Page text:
COME examination time, and leaked question papers, replaced answer sheets, touts and tutors become the norm in Maharashtra. But never before has there been such a furore. When over 20,000 students purchased or borrowed six leaked question papers of the Secondary School Certificate (SSC) examination, there were widespread demonstrations, their grievances in print, and the political pressure had a red-faced Shiv Sena-BJP government fumbling for answers. The timing could not have been worse, with elections a month away.
In his press briefings, Chief Minister Manohar Joshi actually spent more time explaining the SSC exam tangle than his party's seat adjustment tussle with the BJP over Thane, a Lok Sabha constituency bordering Bombay. And though the initial furore gradually abated, the aftertaste lingered on in the media, police investigations and opinion polls even as politicians hoped that all this would not reach the ballot box. "My examination is not over yet," Transport and Culture Minister Pramod Navalkar, who also holds ailing colleague Sudhir Joshi's education portfolio, told journalists. His allusion was in part to the police investigations still under way. "There still are people at the top who haven't been taken in yet. We are getting there," says Police Commissioner R.D. Tyagi.
Over a dozen people have been arrested. They include the supervisor in the SSC Board's accounts department, Subhash Pardeshi, who leaked the papers to Ravish Sanil, owner of a private coaching class in Bombay, for a promised sum of Rs 50,000.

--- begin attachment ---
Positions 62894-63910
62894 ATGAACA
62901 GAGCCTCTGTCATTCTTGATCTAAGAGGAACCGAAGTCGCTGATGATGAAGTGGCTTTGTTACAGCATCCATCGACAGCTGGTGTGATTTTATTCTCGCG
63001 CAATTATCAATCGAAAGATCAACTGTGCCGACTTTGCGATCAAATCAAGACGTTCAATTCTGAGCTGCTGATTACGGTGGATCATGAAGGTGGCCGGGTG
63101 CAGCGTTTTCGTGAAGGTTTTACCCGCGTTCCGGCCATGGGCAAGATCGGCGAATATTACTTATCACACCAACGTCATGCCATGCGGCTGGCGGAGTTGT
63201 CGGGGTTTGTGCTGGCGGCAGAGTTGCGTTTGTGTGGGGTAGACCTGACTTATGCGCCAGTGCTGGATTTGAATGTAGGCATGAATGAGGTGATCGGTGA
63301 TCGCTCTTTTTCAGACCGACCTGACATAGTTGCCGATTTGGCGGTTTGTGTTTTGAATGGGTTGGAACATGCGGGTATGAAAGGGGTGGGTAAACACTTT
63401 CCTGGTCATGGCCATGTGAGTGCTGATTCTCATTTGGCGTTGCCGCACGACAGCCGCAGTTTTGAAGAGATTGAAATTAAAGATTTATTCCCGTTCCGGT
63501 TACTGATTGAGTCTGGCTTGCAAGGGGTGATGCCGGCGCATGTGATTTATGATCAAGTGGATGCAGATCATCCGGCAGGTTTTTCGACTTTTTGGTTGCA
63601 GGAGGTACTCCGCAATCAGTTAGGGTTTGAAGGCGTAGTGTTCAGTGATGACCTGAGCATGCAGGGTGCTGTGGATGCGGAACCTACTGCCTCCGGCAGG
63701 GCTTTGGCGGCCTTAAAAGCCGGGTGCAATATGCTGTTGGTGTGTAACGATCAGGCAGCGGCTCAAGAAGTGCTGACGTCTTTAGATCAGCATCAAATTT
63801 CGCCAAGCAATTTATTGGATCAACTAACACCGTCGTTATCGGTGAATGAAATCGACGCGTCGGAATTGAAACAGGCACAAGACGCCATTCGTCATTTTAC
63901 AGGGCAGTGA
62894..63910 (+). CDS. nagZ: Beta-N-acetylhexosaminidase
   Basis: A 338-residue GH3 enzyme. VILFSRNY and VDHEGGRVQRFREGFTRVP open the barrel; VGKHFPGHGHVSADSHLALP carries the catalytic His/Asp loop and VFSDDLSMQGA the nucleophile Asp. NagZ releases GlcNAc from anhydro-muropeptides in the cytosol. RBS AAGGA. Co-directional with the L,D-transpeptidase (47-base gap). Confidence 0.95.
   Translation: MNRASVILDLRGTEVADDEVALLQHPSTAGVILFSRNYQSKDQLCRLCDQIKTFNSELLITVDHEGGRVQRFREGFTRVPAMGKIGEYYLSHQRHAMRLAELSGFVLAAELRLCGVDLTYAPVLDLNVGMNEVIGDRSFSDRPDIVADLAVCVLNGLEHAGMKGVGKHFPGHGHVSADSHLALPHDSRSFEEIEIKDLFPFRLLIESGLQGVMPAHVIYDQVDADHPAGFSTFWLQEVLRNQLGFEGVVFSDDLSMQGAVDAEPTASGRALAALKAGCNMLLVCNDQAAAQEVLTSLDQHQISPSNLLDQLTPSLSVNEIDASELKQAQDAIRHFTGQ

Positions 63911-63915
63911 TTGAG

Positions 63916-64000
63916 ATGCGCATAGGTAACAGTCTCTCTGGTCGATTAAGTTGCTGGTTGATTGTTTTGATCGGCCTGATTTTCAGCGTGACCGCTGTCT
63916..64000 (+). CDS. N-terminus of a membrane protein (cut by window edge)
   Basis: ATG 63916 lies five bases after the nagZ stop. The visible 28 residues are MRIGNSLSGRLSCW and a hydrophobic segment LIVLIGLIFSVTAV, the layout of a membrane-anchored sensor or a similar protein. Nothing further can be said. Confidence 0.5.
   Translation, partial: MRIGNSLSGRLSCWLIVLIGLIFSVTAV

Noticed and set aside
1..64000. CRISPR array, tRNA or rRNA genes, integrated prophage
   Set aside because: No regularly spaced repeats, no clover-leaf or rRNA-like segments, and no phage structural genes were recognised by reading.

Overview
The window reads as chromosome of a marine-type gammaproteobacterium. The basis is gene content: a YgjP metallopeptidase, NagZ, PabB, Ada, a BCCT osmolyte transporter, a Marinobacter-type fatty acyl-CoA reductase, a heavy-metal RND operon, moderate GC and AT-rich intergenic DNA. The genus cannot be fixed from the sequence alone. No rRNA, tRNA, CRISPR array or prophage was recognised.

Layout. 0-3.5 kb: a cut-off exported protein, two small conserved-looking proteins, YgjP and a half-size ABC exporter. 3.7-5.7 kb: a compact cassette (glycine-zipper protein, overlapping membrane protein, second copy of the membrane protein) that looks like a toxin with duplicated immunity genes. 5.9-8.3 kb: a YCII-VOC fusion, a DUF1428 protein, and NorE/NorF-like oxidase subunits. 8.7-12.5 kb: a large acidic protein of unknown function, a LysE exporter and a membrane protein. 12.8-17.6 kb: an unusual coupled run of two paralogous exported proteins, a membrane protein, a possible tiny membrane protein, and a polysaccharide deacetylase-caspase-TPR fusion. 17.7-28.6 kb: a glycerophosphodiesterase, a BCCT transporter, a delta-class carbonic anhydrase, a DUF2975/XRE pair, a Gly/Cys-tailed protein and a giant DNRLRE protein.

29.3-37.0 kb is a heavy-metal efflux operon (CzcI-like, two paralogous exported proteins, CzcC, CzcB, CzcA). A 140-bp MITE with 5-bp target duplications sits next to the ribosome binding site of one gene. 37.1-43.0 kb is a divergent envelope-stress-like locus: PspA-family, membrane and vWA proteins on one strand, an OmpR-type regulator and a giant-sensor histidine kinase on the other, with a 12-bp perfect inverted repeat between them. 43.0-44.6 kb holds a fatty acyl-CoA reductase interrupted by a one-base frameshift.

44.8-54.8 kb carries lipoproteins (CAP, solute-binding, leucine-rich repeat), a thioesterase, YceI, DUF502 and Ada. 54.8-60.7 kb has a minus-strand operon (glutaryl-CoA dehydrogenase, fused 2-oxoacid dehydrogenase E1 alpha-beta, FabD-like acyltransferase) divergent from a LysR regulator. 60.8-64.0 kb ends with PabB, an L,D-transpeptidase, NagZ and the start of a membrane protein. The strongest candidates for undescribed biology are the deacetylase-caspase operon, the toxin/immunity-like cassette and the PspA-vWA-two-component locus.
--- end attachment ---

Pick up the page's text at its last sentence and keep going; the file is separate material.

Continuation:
In an attempt to stem the outrage over the leaked papers, the government set dates between April 9 and 11 for a re-examination in three subjects: Science II, Algebra and Geometry. Though the move was welcomed by academics, it was condemned in all other quarters, which included sections within the BJP-Sena alliance, students, parents and opposition parties. Politicians foresaw an immediate impact on the polls and many within the alliance, including Sena the seat of government, demanding that the ruling party revoke its decision.
With the involvement of 2.70 lakh SSC students, appearing from over 10,000 examination centres, the government feared that if education did become a poll issue, it could not be ignored. And so on March 29, the government revoked the decision it had announced only three days earlier. "We felt that had we gone ahead with the exams, the situation would have become uncontrollable. After all, the majority—students and parents—did not want a re-exam. We had to consider their wishes," reasoned Navalkar.
"The reason for their volte face is clear enough, with the elections so near. But every action will be taken care of by the voter," says M.P. Vashi, lawyer and Janata Dal Lok Sabha candidate who was all set to handle a writ petition filed by some parents, challenging the government's decision to go in for a re-examination.
"My neighbour's son was offered the paper but it was too late. This has become so bad, we seem to be in Bihar," says the parent of a ninth grade student from Bandra. The discordant voices of parents and students have not quietened, and many still feel that they have been denied justice.
The issue is being kept alive by parents who either blame coaching classes for bending rules to attract students, or by parents who blame the government for creating such a mess. A national daily's opinion poll on "a corrupt and corrupting education system" found many willing respondents. V. Kumar, a parent from suburban Chembur, said his daughter did not want a re-exam. "After studying hard, my daughter is disappointed about the leak, but she is confident of getting over 90 per cent. This will not affect her, or which way I vote."
And the BJP-Sena alliance is banking on this kind of response. While it hopes the "school's out" mood between the exam and polling day will help the voter shelve the issue, harping on too local an issue in a general election may weaken the Opposition's stand. And then, maybe not.